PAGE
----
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G Biographical Sketches of Committee Members WII`LIAM L. WO OD ~ Chairman) is associate professor of oceanic science and engineering and director of the Hydromechanic I,aboratory, School of Civil Engineering, Purdue University, West Lafayette, Indiana. He also serves as director of the Great Lakes Coastal Research Laboratory at Purdue. from 1984 to 1985 Dr. Wood served as chief of the Engineering Development Division, Coastal Engineering Research Center, Waterways Experiment Sta- tion, where in 1985 he received the U.S. Army Corps of Engineers's Special Commendation for outstanding service. Dr. Wood received a Ph.D. in geophysics (marine science) from Michigan State University, did graduate work in geophysical fluid dynamics at the University of Chicago, and received a B.S. in applied mathematics and physics from Michigan State University. Dr. Wood's research has focused on coastal hydrodynamics, boundary layer processes, and shallow ocean dynamics. Specific interests have been shallow-water wave transformation, wave instabilities and breaking, vertical and hori- zontal structure of longshore currents, generation of short-crested waves and their transformation at a coast, sediment entrainment in turbulent boundary layers, stability of coastal profiles in response to storm waves and lake-level variation, and dynamics of submarine canyons. He has just completed an appointment as vice-chairman of the National Research Council's Committee on Coastal Engineering 168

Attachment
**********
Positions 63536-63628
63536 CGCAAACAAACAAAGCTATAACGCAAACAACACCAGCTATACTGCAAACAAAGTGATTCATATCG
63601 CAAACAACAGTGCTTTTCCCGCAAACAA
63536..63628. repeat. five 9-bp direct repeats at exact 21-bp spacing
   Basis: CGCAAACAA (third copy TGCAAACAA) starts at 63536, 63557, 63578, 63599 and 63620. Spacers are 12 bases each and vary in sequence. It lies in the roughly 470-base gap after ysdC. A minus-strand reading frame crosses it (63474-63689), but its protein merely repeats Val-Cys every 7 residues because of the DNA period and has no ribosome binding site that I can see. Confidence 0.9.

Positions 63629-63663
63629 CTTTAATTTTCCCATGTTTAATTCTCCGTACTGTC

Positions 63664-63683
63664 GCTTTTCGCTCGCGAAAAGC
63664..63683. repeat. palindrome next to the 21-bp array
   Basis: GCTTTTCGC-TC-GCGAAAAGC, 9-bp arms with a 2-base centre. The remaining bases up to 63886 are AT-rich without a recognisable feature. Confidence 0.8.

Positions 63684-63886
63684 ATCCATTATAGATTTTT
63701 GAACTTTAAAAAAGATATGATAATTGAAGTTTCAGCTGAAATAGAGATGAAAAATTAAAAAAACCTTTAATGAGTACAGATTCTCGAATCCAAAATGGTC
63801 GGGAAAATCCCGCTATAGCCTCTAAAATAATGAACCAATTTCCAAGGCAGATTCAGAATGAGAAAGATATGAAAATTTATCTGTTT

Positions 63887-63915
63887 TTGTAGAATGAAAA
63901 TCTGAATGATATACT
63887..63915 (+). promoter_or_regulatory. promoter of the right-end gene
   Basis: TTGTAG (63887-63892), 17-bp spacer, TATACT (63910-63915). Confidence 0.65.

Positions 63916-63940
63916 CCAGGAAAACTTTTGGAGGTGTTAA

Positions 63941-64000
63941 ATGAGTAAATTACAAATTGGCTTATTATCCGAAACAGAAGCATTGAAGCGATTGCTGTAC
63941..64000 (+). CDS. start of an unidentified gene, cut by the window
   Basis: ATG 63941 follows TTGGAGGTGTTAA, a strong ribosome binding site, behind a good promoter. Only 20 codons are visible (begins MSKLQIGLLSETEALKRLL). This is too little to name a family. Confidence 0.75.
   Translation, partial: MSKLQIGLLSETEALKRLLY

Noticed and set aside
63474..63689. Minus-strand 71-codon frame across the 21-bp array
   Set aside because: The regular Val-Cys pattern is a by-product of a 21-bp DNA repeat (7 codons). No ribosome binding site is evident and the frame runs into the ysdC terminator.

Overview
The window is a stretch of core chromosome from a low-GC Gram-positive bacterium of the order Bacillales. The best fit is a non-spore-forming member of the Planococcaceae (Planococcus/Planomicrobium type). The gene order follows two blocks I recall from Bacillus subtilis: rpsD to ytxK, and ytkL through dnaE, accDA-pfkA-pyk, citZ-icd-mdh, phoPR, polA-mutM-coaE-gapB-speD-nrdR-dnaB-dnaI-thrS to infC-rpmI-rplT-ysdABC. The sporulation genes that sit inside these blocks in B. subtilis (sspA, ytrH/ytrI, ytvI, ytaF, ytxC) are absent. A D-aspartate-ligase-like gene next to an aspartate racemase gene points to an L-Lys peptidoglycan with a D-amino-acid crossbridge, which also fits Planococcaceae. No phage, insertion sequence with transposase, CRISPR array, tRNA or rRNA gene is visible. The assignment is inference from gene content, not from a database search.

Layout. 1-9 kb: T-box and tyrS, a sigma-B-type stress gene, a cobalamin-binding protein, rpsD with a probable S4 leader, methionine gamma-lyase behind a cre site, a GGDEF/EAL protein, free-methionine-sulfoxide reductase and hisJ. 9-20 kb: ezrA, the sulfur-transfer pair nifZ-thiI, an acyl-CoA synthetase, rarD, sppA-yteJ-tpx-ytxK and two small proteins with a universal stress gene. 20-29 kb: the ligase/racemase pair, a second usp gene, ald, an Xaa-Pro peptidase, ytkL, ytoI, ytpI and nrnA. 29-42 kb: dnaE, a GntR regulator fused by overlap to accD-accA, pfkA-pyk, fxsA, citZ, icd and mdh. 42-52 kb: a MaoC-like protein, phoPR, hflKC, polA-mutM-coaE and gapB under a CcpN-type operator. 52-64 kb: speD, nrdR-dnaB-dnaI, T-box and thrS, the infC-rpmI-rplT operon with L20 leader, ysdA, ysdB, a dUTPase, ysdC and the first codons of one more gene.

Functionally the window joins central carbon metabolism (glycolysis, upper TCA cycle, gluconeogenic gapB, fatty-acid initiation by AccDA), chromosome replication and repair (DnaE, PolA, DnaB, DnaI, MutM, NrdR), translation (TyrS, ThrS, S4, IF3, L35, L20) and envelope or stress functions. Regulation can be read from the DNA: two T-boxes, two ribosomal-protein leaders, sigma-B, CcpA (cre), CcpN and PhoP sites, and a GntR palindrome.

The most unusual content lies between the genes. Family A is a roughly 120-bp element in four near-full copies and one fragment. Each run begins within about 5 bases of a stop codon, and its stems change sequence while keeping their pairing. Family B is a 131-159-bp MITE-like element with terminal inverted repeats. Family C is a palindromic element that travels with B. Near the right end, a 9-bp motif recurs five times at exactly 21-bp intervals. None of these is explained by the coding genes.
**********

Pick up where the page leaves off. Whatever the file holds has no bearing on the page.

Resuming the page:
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APPENDIX G 169 Measurement Systems and is currently coauthoring a book, Living with America's Coastlines: Lake Mich~gan's Coast. ROBERT G. DEAN receiver] his B.S. from the University of California, Berkeley, in 1954; his M.S. from the Agricultural and Mechanical College in Texas in 1956; and his D.Sc. in hydrodynam- ics from Massachusetts Institute of Technology in 1959. His area of expertise is in coastal and ocean engineering. Currently, he is professor of coastal and oceanographic engineering at the Univer- sity of Florida and director of beach shore for the state of Florida. Previously, he was a professor with the Department of Civil Engi- neering at the University of Delaware. His research interests include physical oceanography, nonlinear water wave mechanics, interaction of waves with structures, general coastal engineering problems, and potential flow applications. He is a member of the National Academy of Engineering, American Society of Civil Engineers, and American Association for the Advancement of Science. MARTIN JANNERETH received his M.S. in forest ecology with an emphasis on soil science and ecology from Michigan State University in 1972. He is presently in charge of the Shorelands Man- agement Unit, Michigan Department of Natural Resources, where he implements, administers, and enforces the Shorelands Protection and Management Act. He also consults with local officials, state and federal agencies, and the public on planning assistance, shoreland zoning, and technical assistance on Great Lakes-related issues. He plans regulatory measures, conducts shoreland recession rate studies, delineates high-risk erosion areas, establishes setback requirements, makes official regulatory designations of high-risk erosion areas, and administers appeals of designation. JUDITH T. KILDOW received her B.A. in political science from Grinne! College in 1964 and a Ph.D. from the Fletcher School of Law and Diplomacy, Tufts University, in 1972. She is an associate professor of ocean policy in the Department of Ocean Engineering at the Massachusetts Institute of Technology, teaching and doing research in technology and policy with special interests in ocean and coastal policy issues. Dr. Kildow has served on several National Research Council boards and committees and was a member of the National Advisory Committee on Oceans and Atmosphere. She is